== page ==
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Sci Total Environ. 2016 Nov 15;571:237-50. doi: 10.1016/j.scitotenv.2016.07.025. Epub 2016 Jul 28.

Impact of harbour emissions on ambient PM10 and PM2.5 in Barcelona (Spain): Evidences of secondary aerosol formation within the urban area.

Author information

1
Institute of Environmental Assessment and Water Research (IDAEA), Spanish National Research Council (CSIC), 08034 Barcelona, Spain.
2
Institute of Environmental Assessment and Water Research (IDAEA), Spanish National Research Council (CSIC), 08034 Barcelona, Spain; Spanish Geological Survey (IGME), Zaragoza IGME Unit, 50006 Zaragoza, Spain.
3
Port de Barcelona, 08001 Barcelona, Spain.

Abstract

With the objective of estimating the impact of harbour activities on ambient PM10 and PM2.5 levels at the urban area of Barcelona, a one year long monitoring campaign was carried out in the context of the European APICE project (MED-FEDER-EC). This campaign was simultaneously conducted at the port and a central urban background site. A detailed PM10 and PM2.5 chemical speciation analysis was carried out with samples from both sites. Subsequently, a source apportionment analysis by means of the PMF receptor model was performed. Six common factors were identified, explaining local to regional emission sources (fuel oil combustion, industrial emissions, mineral-road dust resuspension, and road traffic emissions) and aerosol formation/transformation processes (secondary aerosols including ammonium sulphate and organic aerosols, and a mixed source accounting for aged sea spray and secondary nitrate). Around 50-55% PM10 and PM2.5 measured at the port was attributed to harbour activities: mineral matter from road dust and construction works of a new port area, vehicle traffic and fuel oil combustion. The estimated contribution of harbour emissions to the urban background reached 9-12% for PM10 and 11-15% for PM2.5 and is linked to primary emissions from fuel oil combustion but also to the formation of secondary aerosols. It becomes relevant to highlight the significantly higher contribution of secondary aerosols at the urban background when compared with the harbour site. Our hypothesis points to the fast formation of secondary ammonium sulphate within the city, after the reaction of SO2/H2SO4 transported by sea breezes with NH3, which is emitted in large amounts in Barcelona; and also to the enhanced formation of secondary organic aerosols within the city. This study broadens our knowledge on atmospheric phenomenology in urban Mediterranean cities and claims for effective abatement strategies focused on maritime practises, in agreement with the driving axis of the APICE project.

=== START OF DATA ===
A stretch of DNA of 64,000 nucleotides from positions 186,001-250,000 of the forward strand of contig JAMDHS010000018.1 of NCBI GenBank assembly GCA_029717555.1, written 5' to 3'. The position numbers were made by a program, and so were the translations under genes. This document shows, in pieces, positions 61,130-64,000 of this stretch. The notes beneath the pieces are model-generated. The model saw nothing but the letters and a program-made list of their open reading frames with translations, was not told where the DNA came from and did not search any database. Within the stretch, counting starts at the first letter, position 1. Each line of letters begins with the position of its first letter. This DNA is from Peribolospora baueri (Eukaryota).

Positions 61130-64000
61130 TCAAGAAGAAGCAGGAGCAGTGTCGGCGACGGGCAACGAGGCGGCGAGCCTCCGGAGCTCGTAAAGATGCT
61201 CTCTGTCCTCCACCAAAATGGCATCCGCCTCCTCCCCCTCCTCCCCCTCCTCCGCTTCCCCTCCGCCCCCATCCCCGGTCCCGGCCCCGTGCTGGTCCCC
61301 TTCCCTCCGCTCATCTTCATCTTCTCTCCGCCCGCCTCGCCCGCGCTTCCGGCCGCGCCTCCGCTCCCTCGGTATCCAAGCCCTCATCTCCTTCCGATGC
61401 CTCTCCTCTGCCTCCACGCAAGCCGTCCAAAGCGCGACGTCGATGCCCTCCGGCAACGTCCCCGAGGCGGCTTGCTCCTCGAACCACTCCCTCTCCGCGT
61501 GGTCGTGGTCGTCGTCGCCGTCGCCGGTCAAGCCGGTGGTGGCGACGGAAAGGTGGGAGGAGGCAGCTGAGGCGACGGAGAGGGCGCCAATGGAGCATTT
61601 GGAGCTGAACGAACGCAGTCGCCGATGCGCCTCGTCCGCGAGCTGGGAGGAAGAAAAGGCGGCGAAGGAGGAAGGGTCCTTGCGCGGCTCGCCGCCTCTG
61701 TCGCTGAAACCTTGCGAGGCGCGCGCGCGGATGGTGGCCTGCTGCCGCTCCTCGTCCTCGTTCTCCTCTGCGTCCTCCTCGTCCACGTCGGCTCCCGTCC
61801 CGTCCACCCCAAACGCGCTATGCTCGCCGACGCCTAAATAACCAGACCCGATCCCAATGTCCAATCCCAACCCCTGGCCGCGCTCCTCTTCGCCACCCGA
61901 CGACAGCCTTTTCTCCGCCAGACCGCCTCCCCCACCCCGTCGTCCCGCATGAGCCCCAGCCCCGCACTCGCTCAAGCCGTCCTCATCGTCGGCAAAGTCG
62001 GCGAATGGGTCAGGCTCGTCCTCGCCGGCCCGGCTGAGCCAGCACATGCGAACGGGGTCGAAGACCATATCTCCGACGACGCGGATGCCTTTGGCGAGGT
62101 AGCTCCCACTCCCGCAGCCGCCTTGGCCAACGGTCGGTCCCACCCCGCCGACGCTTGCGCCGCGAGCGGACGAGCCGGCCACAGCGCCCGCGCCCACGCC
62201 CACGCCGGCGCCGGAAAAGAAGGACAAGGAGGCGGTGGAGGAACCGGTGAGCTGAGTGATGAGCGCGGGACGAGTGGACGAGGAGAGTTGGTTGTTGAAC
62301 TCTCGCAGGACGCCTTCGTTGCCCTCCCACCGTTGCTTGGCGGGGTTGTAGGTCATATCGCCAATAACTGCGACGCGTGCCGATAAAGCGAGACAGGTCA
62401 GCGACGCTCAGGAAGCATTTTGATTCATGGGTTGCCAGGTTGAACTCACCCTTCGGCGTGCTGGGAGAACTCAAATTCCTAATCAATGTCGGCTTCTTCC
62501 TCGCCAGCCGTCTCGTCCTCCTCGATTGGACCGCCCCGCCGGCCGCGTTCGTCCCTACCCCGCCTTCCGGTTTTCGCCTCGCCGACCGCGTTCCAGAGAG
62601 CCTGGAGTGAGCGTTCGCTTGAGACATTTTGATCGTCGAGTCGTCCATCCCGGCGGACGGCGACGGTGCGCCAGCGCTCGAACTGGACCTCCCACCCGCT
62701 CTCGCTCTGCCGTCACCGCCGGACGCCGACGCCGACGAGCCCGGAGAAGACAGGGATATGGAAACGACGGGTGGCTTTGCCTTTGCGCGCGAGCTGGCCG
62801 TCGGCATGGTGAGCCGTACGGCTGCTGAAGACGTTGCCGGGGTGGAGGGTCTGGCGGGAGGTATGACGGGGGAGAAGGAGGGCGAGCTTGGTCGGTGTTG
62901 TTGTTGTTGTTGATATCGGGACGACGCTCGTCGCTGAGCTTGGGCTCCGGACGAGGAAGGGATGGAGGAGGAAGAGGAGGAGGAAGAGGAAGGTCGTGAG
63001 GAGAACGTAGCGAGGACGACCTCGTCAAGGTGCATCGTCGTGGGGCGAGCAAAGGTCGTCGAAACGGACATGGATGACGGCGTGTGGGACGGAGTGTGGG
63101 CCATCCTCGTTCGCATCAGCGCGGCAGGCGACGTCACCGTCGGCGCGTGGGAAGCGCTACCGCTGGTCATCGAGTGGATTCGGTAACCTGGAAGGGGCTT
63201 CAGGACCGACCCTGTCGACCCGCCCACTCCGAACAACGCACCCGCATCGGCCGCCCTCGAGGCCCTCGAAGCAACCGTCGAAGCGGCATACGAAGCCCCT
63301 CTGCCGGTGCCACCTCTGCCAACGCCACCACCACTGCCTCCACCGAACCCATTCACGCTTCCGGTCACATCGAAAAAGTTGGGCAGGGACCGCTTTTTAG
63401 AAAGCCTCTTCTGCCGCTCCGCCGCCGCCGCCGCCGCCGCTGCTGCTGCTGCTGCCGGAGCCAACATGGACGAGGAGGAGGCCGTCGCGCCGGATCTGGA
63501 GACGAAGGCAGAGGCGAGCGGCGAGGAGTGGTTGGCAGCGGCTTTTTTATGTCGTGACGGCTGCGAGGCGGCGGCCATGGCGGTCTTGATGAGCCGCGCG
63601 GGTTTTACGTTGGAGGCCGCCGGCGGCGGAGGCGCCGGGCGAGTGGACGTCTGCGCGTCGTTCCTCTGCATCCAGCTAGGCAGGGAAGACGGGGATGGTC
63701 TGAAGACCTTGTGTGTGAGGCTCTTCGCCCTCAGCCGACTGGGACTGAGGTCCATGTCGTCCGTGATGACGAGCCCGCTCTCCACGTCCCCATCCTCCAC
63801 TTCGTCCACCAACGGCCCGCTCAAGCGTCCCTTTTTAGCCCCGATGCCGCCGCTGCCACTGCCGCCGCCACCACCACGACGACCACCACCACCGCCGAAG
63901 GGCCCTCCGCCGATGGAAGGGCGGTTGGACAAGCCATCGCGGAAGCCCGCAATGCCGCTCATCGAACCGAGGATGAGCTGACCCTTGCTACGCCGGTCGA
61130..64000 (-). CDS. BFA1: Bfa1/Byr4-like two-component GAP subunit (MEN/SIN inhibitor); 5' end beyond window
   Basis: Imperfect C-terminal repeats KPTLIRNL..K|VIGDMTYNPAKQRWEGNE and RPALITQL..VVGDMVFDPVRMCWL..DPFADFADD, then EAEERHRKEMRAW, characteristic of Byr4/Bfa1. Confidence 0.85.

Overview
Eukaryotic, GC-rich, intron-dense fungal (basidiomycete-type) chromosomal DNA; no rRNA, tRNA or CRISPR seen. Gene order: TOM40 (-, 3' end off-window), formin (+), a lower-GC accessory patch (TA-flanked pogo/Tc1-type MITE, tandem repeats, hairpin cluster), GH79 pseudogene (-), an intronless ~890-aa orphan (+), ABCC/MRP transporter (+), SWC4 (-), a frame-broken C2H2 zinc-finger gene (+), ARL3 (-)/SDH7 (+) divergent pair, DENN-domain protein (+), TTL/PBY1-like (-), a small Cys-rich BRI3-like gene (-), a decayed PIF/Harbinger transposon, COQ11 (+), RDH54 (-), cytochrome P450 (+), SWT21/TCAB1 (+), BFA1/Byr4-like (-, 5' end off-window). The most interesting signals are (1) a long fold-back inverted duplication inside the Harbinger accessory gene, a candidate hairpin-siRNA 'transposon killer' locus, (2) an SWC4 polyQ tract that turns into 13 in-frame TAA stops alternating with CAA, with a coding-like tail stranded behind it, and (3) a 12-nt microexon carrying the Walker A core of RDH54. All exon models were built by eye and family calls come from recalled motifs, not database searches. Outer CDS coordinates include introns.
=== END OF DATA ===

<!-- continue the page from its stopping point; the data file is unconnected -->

KEYWORDS:

Air quality; Fuel oil; Mediterranean; PM chemistry; PMF source apportionment; Shipping

PMID:
27474834
DOI:
10.1016/j.scitotenv.2016.07.025
[Indexed for MEDLINE]

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